How can we Build Better Complex Systems? Containers, Microservices, and Continuous Delivery.
Monday, April 27, 2015 at 8:56AM
Todd Hoff in Strategy, microservices

We must be able to create better complex software systems. That’s that message from Mary Poppendieck in a wonderful far ranging talk she gave at the Craft Conference: New New Software Development Game: Containers, Micro Services.

The driving insight is complexity grows nonlinearly with size. The type of system doesn’t really matter, but we know software size will continue to grow so software complexity will continue to grow even faster.

What can we do about it? The running themes are lowering friction and limiting risk:

Some key points:

The highlight of the talk for me was the section on the amazing design of the Swedish Gripen Fighter Jet. Talks on microservices tend to be highly abstract. The fun of software is in the building. Talk about parts can be so nebulous. With the Gripen the federated design of the jet as a System of Systems becomes glaringly concrete and real. If you can replace your guns, radar system, and virtually any other component without impacting the rest of the system, that’s something! Mary really brings this part of the talk home. Don’t miss it.

It’s a very rich and nuanced talk, there’s a lot history and context given, so I can’t capture all the details, watching the video is well worth the effort. Having said that, here’s my gloss on the talk...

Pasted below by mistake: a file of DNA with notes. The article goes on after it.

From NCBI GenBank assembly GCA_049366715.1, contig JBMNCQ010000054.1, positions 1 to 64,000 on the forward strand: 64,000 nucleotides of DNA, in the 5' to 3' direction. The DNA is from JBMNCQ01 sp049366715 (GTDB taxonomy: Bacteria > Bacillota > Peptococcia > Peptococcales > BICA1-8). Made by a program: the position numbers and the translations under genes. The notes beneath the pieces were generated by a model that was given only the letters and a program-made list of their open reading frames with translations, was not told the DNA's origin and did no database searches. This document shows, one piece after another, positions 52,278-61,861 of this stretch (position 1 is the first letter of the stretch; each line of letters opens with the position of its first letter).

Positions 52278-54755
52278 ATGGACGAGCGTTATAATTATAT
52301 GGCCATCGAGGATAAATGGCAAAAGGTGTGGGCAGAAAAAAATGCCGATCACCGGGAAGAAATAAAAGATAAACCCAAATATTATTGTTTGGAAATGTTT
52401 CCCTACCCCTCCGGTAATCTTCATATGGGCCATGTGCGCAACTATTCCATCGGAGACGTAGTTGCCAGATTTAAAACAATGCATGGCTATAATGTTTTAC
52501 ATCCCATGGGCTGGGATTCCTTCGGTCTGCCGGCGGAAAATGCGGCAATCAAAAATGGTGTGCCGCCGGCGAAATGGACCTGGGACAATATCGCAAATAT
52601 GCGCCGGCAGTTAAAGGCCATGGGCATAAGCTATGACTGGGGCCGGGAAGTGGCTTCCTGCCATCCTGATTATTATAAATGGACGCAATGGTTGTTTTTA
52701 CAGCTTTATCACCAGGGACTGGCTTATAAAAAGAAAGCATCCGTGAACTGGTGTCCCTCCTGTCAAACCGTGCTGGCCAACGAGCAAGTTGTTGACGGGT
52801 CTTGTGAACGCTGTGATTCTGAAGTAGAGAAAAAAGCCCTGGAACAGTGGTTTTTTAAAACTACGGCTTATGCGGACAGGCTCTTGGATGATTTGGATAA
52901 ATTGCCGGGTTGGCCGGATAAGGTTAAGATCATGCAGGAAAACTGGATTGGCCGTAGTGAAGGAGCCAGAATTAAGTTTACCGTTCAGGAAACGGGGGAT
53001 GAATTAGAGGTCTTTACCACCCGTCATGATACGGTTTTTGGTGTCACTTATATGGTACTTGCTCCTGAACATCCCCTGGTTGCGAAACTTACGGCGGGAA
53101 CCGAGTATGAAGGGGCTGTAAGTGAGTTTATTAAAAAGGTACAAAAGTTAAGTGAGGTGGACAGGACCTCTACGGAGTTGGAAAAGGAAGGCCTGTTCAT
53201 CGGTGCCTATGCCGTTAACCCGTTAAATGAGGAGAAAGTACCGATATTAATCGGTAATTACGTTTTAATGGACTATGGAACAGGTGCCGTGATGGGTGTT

Hardware Scales by Abstraction and Miniaturization

Software hasn’t come very far in the last 40 years, while hardware has come a long way:

Software Scales by Federation & Wide Participation

When does software really grow? When smart people can do their own thing without worrying about their impact on others.

Monolithic Architectures Fail by Increasing Friction through Centralized Databases

Microservices Succeed by Reducing Friction

Microservices Increase Risk

Example of Federation in a System of Systems Design with the Swedish Gripen Fighter Jet

Containers Decrease Friction, but Not Risk

Continuous Delivery Lowers Friction and Lowers Risk


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